Research shows the debilitating effects of sexual trauma on memory and behavior. But when investigating reports of sex crimes, police sometimes twist trauma responses into evidence of false reporting.
New revelations cast doubt on the official story that Billey Joe Johnson accidentally killed himself.
There have long been concerns about the quality of investigations into suspicious deaths of young Black men in the state, especially when police are involved.
Billey Joe Johnson was a Black boy dating a White girl. That made the story behind his death even more complicated.
When a detective with the Mississippi Bureau of Investigation finds out what Reveal has uncovered, he begins to wonder whether Billey Joe Johnson’s case should be reopened.
The autopsy of Billey Joe Johnson helped a grand jury conclude that his death was an accident. But an independent review of the autopsy came to a different conclusion.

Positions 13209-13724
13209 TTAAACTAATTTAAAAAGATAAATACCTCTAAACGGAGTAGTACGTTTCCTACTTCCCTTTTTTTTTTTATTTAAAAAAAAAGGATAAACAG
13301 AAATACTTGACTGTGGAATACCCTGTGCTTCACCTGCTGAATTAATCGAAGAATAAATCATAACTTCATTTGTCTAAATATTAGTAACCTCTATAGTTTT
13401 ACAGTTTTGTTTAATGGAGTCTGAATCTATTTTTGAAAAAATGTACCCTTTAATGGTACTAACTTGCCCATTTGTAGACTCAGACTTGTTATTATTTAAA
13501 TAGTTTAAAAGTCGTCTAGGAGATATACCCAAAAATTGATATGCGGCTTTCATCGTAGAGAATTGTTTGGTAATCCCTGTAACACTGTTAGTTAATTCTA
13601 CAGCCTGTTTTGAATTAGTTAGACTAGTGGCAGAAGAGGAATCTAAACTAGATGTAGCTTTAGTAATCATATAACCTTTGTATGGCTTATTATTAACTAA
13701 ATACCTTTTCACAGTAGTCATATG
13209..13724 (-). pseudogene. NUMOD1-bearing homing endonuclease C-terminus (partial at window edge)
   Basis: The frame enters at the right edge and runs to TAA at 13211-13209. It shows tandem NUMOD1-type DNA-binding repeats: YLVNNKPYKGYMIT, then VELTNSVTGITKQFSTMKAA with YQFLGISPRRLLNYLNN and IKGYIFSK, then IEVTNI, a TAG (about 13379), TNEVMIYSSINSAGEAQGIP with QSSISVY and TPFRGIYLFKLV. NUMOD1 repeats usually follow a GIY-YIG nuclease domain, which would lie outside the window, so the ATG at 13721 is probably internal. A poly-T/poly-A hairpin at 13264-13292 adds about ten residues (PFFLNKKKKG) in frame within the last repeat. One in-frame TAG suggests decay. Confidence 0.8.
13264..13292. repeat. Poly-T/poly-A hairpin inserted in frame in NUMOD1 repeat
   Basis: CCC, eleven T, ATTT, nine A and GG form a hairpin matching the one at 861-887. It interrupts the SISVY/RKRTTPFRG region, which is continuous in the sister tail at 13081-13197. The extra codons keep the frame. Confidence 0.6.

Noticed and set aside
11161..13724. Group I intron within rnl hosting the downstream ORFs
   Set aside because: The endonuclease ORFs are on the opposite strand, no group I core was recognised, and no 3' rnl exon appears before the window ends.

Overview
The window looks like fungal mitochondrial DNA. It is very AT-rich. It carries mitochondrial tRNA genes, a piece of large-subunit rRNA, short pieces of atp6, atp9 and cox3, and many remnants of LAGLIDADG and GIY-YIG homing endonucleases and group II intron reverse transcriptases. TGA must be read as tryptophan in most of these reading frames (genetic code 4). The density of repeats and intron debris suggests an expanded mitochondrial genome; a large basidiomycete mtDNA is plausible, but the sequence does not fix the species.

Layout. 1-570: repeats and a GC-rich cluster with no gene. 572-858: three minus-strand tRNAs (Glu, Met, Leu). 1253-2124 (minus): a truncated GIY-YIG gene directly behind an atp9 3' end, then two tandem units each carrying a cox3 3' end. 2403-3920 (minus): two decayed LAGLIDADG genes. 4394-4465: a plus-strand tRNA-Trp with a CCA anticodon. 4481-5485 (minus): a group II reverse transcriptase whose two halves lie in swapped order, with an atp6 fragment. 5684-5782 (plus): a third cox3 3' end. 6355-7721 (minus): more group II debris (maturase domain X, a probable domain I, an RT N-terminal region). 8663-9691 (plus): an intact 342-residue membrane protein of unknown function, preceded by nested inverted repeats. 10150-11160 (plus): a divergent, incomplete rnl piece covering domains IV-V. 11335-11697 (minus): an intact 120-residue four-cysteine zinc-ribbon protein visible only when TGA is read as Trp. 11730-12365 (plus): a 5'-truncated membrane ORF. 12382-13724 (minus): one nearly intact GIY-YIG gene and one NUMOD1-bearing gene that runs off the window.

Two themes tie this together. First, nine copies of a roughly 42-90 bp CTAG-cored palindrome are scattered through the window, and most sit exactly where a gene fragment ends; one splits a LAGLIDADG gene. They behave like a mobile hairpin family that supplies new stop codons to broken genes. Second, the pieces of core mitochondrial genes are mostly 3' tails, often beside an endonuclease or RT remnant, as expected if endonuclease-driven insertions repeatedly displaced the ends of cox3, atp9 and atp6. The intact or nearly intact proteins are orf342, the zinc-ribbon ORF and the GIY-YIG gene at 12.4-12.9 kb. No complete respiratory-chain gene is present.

On the morning of Billey Joe Johnson’s death, crime scene tape separates the Johnsons from their son’s body. Their shaky faith in the criminal justice system buckles as authorities fail to follow up on inconsistencies in the official story.
Billey Joe Johnson Jr. was a high school football star headed for the big time. Then, early one morning in 2008, the Black teenager died during a traffic stop with a White deputy. His family’s been searching for answers ever since.
Female agents are so rare in the U.S. Border Patrol that they have their own nickname: the Fearless 5%. It’s meant as a badge of honor, but the title is a bold admission of the agency’s inability to recruit or retain women.
They belonged to an elite police task force charged with getting guns off Baltimore’s streets. Instead, the plainclothes cops roamed the city, robbing people on the street, breaking into homes to steal money and drugs, and planting evidence on their victims.